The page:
Data Source Tables

Within the BigQuery datasets offered from the Dimensions BigQuery project, each table holds a specific entity type. These data sources are independent research outputs that directly map to the data types available from Dimensions (such as publications or datasets). These tables closely mirror the data available from the Dimensions web application and from the Dimensions DSL API.

Each table can hold further references to entities contained within other tables (such as publications to grants) or even references within the same table (i.e. citations/references for publications).

The primary data source tables available (depending on your subscription type) are detailed below:

Update frequency

The frequency of data source updates are detailed below:


Update Frequency


Daily incremental updates. New base set releases 2-4 time per year.


Monthly, full base set releases.

Clinical Trials

Daily incremental updates. New base set releases 2-4 time per year.


Daily incremental updates. New base set releases 1-2 time per year.


Weekly incremental updates. New base set releases 1-2 time per year.


Daily incremental updates.


Daily incremental updates.

Organizations (GRID)

As necessary with releases of new versions of GRID.

Table partitions

The data source tables include details about which fields are used for partionining and clustering the Dimensions dataset. This information is useful to create more efficient queries.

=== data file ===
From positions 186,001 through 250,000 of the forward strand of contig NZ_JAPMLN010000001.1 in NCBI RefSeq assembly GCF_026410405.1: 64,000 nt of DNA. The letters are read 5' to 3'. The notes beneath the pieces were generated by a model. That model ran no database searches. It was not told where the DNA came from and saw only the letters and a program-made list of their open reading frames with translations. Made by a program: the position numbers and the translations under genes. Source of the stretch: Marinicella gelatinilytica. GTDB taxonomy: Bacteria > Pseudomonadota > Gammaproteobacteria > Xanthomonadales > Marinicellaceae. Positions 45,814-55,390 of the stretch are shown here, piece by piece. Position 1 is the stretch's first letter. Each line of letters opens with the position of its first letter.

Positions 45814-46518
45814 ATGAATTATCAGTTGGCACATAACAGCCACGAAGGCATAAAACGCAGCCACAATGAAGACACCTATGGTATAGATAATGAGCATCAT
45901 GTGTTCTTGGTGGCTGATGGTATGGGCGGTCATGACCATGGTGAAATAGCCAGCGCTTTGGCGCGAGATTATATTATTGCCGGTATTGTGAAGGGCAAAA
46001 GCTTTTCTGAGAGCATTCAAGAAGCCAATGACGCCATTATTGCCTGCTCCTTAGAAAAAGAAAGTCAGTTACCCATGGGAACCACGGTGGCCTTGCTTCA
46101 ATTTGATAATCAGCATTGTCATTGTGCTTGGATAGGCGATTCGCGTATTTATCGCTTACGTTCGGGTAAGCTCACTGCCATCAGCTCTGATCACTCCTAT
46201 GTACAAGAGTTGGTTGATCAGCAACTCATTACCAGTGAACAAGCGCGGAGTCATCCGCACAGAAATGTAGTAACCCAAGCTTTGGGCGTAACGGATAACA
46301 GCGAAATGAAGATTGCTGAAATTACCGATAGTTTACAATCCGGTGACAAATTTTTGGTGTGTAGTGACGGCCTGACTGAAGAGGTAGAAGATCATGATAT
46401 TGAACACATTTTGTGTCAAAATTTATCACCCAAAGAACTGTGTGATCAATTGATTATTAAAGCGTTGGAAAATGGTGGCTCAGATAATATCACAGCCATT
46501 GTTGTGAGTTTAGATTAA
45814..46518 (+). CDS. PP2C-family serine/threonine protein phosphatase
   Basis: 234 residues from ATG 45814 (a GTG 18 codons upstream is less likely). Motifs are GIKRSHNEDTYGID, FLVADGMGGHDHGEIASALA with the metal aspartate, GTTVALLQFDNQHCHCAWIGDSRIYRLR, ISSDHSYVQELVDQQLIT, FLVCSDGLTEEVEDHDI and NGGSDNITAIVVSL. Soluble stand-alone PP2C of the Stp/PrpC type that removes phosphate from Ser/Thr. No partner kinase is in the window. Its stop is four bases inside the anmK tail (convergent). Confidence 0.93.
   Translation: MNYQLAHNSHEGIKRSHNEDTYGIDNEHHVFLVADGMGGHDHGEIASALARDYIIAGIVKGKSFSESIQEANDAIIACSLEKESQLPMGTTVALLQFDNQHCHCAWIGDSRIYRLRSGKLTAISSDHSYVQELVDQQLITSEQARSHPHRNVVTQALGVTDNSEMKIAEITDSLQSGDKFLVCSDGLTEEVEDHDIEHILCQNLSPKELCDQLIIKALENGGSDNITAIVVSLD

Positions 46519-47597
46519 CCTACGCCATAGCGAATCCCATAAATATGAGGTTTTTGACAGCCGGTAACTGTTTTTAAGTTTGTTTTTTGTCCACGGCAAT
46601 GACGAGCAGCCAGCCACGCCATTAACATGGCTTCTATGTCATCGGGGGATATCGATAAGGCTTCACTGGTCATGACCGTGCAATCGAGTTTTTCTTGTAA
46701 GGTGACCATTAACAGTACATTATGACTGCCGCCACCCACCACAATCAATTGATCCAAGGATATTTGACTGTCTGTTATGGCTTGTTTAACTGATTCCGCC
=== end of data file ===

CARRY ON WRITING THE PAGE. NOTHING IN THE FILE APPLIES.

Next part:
With large sets of data in BigQuery tables it is possible to increase the efficiency and reduce the cost of queries by partitioning the data. For a table it is possible to nominate a specific field on which data is grouped and partitioned on, and after which the the cost of queries, if filtered on this partitioning field, can be drastically reduced if the query utilises the partitioning field in filtering statements.

Taking the publications data source table as an example, we partition on the year field. When performing a query, if we apply a filter to reduce the year of publication down to within the range 2010-2015 the cost of the query would reduce by approximately 70%. This is because BigQuery will only need to access the data present within the partitions 2010, 2011, 2012, 2013, 2014 and 2015 as opposed to accessing and reading the data over the entire table (ie. all year ranges).

The documentation we provide for each data source lists all of the fields which are available and the type of data contained within the field. On this same listing we mark the field which is the primary partitioning key. We also indicate which fields which are used for clustering.

Google provides an excellent introduction to partitioned tables here: Introduction to partitioned tables.

See also

If you are using Google BI Engine, see also the FAQ Partitioning and Google BI Engine.